- Rising yields, a strong dollar, and expectations of higher interest rates have pressured gold prices, which fell Friday to their lowest since March.
- Central bank purchases of gold hit a first-quarter record earlier this year, and an annual record last year.
- Chinese buyers also have raised their purchases of the precious metal, as a weakening yuan, low yields on government bonds, and an economic slowdown have boosted gold’s appeal.
- On the other hand, Indian gold demand could fall to a three-year low amid high inflation and the driest August in more than a century, which affected farmers’ disposable income.
Gold prices, which traded below $1,865 per ounce on Friday, have fallen to their lowest level since March amid rising yields and expectations of higher interest rates.
Gold’s Recent Pullback
When bond yields rise, it lowers the appeal of investing in gold, which earns no interest. An appreciating dollar, which rose Thursday to its highest level since December, has also pressured gold prices.
Despite recent losses, gold prices are still up roughly 2% year-to-date. The SPDR Gold Trust (GLD), one of the biggest exchange-traded funds (ETFs) tracking gold prices, is now flat for the year.
But gold could’ve had a worse year. Central banks and Chinese buyers have exhibited a strong appetite for gold so far this year, while India, a historically large consumer of gold, may see demand fall.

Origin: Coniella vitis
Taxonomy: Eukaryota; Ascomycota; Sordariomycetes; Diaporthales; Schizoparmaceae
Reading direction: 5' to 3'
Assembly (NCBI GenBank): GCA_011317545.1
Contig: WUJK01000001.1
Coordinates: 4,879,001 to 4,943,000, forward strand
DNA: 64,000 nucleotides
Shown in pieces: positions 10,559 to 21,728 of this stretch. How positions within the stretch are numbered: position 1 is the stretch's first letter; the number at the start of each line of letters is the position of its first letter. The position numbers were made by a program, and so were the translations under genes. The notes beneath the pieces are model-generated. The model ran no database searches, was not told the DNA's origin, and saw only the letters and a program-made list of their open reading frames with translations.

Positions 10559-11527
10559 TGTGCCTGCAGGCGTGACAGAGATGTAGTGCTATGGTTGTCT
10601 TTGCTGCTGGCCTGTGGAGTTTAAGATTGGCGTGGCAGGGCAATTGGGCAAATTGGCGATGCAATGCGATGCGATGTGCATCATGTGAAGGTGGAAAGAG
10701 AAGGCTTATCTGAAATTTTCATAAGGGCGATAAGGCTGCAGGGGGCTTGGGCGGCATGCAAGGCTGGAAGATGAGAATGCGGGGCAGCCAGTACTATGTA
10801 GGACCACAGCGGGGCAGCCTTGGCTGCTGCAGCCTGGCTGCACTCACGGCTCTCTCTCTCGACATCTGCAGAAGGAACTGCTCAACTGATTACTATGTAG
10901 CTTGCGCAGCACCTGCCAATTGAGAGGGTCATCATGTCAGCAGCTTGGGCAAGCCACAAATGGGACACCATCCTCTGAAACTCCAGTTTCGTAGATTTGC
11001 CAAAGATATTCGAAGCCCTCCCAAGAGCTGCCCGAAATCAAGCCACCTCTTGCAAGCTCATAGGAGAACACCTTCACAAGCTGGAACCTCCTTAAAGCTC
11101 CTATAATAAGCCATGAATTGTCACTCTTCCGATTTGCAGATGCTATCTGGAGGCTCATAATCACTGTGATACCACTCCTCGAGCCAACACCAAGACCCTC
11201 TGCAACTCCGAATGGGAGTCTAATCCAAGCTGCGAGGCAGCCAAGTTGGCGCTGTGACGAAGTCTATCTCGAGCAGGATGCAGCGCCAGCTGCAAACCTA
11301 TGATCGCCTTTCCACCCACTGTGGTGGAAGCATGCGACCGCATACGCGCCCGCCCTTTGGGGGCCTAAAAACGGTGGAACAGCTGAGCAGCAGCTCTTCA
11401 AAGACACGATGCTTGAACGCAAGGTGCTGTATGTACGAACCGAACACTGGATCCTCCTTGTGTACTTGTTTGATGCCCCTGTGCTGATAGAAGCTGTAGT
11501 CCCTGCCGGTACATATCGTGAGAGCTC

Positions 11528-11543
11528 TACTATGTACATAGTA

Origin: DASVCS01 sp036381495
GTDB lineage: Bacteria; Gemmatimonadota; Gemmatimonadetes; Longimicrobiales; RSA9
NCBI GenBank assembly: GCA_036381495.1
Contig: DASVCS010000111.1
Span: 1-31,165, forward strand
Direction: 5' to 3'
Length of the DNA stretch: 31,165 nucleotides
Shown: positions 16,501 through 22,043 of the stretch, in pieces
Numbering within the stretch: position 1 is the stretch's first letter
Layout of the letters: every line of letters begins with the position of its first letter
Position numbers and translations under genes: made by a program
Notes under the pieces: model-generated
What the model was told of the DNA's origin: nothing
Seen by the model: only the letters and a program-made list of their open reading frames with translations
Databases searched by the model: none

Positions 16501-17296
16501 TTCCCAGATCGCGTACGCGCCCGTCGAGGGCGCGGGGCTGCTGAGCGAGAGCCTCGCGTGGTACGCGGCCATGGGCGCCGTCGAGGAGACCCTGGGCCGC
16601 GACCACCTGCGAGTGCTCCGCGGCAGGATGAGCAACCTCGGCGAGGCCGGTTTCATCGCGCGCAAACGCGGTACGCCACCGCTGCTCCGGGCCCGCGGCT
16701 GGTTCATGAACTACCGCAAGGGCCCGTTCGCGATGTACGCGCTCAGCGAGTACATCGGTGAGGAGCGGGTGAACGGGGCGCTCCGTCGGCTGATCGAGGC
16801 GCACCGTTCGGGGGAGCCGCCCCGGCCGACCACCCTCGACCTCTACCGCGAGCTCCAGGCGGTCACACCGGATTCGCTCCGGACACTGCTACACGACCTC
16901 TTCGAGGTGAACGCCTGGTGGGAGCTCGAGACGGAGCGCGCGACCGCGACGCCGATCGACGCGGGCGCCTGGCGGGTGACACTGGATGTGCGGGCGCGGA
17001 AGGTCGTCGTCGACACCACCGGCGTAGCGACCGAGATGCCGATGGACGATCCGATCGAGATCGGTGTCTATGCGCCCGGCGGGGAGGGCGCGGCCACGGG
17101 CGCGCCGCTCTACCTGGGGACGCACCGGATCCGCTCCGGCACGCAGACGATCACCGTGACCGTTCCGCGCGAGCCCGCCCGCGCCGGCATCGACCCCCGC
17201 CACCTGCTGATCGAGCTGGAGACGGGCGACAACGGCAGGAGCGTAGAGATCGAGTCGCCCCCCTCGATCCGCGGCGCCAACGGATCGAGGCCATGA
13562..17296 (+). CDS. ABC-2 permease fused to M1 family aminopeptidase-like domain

China and India together account for roughly half of global demand for gold. “Obviously, it varies, but it’s between 50% and 55%—give or take—of overall demand for jewelry, coins, or bars,” Rhona O’Connell, head of market analysis for EMEA and Asia at institutional financial services network StoneX, said in an email.
Central Banks on a Gold-Buying Spree
Central banks have ramped up their purchases of the yellow metal. Gold buying by central banks hit a first-quarter record earlier this year, according to the World Gold Council, with those in Singapore, China, and Turkey among the biggest buyers. Last year, central banks around the world bought a net 1,136 tons—the highest amount of any year since recordkeeping began in 1950—in the face of rising geopolitical uncertainty and high inflation.
Robust Demand from China
Buyers in China also have increased their purchases of the metal, as a weakening yuan, low yields on government bonds, and an economic slowdown have added to gold’s appeal in the country. The People’s Bank of China (PBoC) has been one of the world’s biggest institutional buyers of gold, increasing its holdings of the metal by 155 tons since the start of 2023.
Meanwhile, government-imposed limits on gold imports have raised the price premium of Chinese gold relative to international prices to the highest on record. Per-ounce bullion prices on the Shanghai Gold Exchange broke above $2,000 earlier this week, and traded roughly $120, or 6%, higher than gold priced in London or New York.
Indian Demand Could Hit 3-Year Low
But a drastically different backdrop is emerging in India.
Rising inflation, elevated domestic prices for gold, and a drier-than-average monsoon season, which featured the driest August in more than a century, could cause gold demand in India to fall 10% this year to the lowest in three years, the World Gold Council said.
India’s monsoon season, which typically runs from June to September, can affect the disposable income of a wide swath of India’s population that earns its livelihood from agriculture. Adequate rainfall leads to higher agricultural output, which in turn increases disposable income for farmers and allows them to spend more on gold, particularly gold jewelry, which is highly sought-after in rural parts of India.